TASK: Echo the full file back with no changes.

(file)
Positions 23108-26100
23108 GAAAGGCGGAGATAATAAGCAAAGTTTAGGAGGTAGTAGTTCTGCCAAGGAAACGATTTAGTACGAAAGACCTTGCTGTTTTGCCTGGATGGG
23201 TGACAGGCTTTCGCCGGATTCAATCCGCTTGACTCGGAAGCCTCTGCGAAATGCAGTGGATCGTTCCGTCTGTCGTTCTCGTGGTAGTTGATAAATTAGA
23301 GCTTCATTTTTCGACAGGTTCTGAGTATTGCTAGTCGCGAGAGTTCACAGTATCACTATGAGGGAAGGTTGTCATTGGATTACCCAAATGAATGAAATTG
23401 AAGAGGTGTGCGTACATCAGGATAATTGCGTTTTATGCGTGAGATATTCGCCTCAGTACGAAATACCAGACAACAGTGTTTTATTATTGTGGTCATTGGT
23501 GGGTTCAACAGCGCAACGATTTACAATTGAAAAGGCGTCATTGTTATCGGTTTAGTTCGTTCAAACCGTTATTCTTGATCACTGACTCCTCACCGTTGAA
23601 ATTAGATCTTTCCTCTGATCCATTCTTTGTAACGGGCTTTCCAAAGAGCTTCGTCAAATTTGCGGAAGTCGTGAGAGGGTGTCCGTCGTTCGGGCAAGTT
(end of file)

Positions 23108-26100
23108 GAAAGGCGGAGATAATAAGCAAAGTTTAGGAGGTAGTAGTTCTGCCAAGGAAACGATTTAGTACGAAAGACCTTGCTGTTTTGCCTGGATGGG
23201 TGACAGGCTTTCGCCGGATTCAATCCGCTTGACTCGGAAGCCTCTGCGAAATGCAGTGGATCGTTCCGTCTGTCGTTCTCGTGGTAGTTGATAAATTAGA
23301 GCTTCATTTTTCGACAGGTTCTGAGTATTGCTAGTCGCGAGAGTTCACAGTATCACTATGAGGGAAGGTTGTCATTGGATTACCCAAATGAATGAAATTG
23401 AAGAGGTGTGCGTACATCAGGATAATTGCGTTTTATGCGTGAGATATTCGCCTCAGTACGAAATACCAGACAACAGTGTTTTATTATTGTGGTCATTGGT
23501 GGGTTCAACAGCGCAACGATTTACAATTGAAAAGGCGTCATTGTTATCGGTTTAGTTCGTTCAAACCGTTATTCTTGATCACTGACTCCTCACCGTTGAA
23601 ATTAGATCTTTCCTCTGATCCATTCTTTGTAACGGGCTTTCCAAAGAGCTTCGTCAAATTTGCGGAAGTCGTGAGAGGGTGTCCGTCGTTCGGGCAAGTT